2) Be ready for a busy first week or two. There are few experiences in life that are more intense than your first few weeks at school. You’re adjusting to life away from home. You’re missing friends and family. You’re meeting new friends. You’re adjusting to a new academic environment. It’s intense, to say the least. Be ready!
3) Designate specific time for studying. On most college campuses, there is always something to do. Dedicate sufficient time each day to study, and stick to it.
4) Be open to new relationships and new opportunities. Every college is full of diverse individuals with a wide variety of life experiences. Take advantage of the opportunity this represents!
5) Talk to your roommates ahead of time. Finally, a practical note. If you haven’t already done so, have a conversation with your roommate or roommates. Get to know each other a bit. Talk about who is bringing what—there is no sense in both of you bringing a Playstation, for instance. You’ll be glad you took the time to do this.
As always, if you have any specific questions or comments, please contact us today!
College is expensive, and growing more so every day. And while a small percentage of families can simply pull out the checkbook and pay the bill without sacrificing other priorities, for most the skyrocketing cost of college means taking out additional loans, postponing vacations, or pulling money out of retirement accounts.
At US College Planning, our goal is to make college as affordable as we can for families so that their children can obtain a world-class education without sacrificing their financial future. And one of the most important ways that we do this is by maximizing the aid each student is awarded from their school.
Below are three ways to accomplish this:
1) Apply to five or more schools. The laws of supply and demand apply as much to the college admissions game as they do anywhere else. If you or your student is admitted to only one university, you are at the mercy of that school when it comes to your aid award. Conversely, if you apply to six or seven and are accepted to three or four of them, you have dramatically increased your leverage. Many students have their heart set on a single college, and that’s fine—but understand that zeroing in on a single school dramatically reduces your ability to negotiate a great aid package.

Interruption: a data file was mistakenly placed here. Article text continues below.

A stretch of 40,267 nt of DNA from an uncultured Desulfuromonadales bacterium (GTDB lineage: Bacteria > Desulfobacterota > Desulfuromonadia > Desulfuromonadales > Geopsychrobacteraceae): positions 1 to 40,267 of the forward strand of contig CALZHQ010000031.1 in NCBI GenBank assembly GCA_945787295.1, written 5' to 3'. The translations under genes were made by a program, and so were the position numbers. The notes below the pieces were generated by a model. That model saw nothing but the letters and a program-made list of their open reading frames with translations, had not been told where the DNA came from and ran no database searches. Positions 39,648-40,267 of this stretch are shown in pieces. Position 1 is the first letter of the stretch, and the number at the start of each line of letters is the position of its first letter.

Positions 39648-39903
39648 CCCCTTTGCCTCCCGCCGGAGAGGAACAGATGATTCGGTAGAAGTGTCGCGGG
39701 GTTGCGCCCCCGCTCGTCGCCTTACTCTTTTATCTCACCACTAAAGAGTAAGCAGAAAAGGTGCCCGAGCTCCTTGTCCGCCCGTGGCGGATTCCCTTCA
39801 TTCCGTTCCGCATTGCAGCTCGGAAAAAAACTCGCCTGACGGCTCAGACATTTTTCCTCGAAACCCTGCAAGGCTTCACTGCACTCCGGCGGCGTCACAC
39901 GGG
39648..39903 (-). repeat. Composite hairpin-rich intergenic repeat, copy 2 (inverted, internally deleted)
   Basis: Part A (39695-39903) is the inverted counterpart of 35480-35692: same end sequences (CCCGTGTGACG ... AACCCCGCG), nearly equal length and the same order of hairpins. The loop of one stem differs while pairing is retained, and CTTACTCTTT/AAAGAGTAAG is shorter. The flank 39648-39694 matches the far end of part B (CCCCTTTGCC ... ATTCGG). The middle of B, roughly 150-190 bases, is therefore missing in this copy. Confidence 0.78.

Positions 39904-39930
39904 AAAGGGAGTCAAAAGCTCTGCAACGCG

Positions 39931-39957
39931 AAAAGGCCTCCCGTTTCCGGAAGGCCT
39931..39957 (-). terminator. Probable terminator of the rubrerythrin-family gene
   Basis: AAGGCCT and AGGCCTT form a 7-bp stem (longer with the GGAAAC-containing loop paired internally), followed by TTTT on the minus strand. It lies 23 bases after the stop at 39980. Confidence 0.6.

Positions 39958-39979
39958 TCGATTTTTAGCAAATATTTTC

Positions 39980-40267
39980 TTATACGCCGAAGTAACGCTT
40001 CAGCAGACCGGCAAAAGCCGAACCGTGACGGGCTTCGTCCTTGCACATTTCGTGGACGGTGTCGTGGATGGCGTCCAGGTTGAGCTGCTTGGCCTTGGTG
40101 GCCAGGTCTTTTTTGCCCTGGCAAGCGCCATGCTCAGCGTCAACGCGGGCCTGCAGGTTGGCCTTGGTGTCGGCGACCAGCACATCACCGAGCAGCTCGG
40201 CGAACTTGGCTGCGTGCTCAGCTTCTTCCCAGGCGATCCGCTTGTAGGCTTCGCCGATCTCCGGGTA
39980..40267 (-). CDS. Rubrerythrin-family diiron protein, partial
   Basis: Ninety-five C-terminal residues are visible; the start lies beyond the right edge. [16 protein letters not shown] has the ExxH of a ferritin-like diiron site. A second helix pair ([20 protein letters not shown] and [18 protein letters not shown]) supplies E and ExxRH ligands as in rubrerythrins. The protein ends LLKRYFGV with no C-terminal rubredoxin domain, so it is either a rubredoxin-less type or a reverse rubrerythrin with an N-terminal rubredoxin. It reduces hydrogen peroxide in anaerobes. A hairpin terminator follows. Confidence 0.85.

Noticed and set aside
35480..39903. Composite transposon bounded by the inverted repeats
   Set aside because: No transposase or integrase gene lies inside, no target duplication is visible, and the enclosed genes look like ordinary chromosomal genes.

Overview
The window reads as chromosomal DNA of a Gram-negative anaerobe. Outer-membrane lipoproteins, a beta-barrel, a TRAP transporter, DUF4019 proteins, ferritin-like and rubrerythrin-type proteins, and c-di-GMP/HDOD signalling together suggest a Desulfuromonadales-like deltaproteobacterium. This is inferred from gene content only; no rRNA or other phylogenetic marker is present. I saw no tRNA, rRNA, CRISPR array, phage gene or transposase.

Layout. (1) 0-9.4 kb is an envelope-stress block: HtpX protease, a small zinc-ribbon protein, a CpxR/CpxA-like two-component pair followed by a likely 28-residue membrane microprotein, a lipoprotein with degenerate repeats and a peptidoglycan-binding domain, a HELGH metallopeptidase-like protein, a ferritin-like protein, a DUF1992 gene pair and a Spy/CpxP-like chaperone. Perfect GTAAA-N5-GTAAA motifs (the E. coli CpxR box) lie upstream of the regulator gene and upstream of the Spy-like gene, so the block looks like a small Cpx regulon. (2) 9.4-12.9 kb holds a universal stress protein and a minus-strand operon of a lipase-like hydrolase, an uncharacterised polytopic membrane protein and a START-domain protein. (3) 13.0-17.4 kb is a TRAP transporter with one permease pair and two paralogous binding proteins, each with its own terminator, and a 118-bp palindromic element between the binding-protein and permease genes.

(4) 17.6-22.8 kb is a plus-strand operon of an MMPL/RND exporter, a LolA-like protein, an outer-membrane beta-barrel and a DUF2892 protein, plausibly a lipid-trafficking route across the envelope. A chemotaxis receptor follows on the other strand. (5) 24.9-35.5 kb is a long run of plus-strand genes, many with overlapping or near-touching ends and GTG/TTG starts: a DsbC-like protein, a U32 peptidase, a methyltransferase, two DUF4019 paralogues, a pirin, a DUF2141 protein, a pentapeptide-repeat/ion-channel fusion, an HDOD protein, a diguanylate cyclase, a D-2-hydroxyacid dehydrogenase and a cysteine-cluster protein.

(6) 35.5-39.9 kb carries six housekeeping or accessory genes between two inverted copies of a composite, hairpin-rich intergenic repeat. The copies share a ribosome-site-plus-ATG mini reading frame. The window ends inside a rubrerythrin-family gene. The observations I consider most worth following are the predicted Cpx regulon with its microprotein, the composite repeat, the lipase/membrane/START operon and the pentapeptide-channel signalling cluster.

2) Skip early decision. For the same reason that you should apply to a variety of schools, we recommend avoiding the early decision process. Sure, it increases your chances of admission—but if you are accepted, you are at the mercy of that single financial aid department, as we discussed above. Keep your options open and you’ll have a better chance of negotiating a great package.
3) Adjust your assets to maximize aid eligibility. The process of determining financial aid eligibility is exceptionally complicated, and in almost every case the financial circumstances of the family comes in to play. At times, short term asset allocation changes can make a big difference—contact us for more specific information.
Don’t pay more for college than you must—give us a call today if you’d like to learn more!
The essay section of the SAT is a recent addition to the test—and as a result, many parents and students aren’t sure what to expect. Today, I’m going to share six steps that will help you as you prepare for the test—and as you write your essay on test day.
1) Relax and understand that the essay section is only worth 10% of your total score. Of course, 10% isn’t insignificant—but many students spend more time and energy worrying about the essay than they do about the rest of the test. Keep the essay in perspective!
2) Don’t aim for perfection. The SAT graders understand that you are hand-writing your essay, and that you have a very limited time to do so. They aren’t expecting a flawless, finely polished document. Concentrate on communicating your ideas and don’t worry about getting every single detail right.
3) Read the essay prompt more than once. It’s not uncommon for a student to misread an essay prompt, and, as a result, write their entire essay on the wrong premise. Take your time reading the prompt, and re-read it at least once just to be sure.
4) Be concise. Quantity does not equal quality—at least not on the SAT. Concentrate on the quality of your ideas and make your points as concisely as possible. 4-5 well thought-out paragraphs is usually plenty!
5) Start with an outline. Don’t just dive right in—take a few moments before you start writing to sketch out a brief outline. This will ensure that you have enough information to support your thesis, and will also help you to budget your time.
6) Remember to proofread. Budget a few moments at the end of the essay section to proofread your work. As discussed above, minor mistakes are not going to hurt you much—but any obvious misspellings or grammatical errors should be corrected. It’s important to take at least one practice test so that you know how much time you’ll need to proofread.
The SAT Essay section is intimidating for many students—but it doesn’t have to be. Contact us today if you’d like to learn more!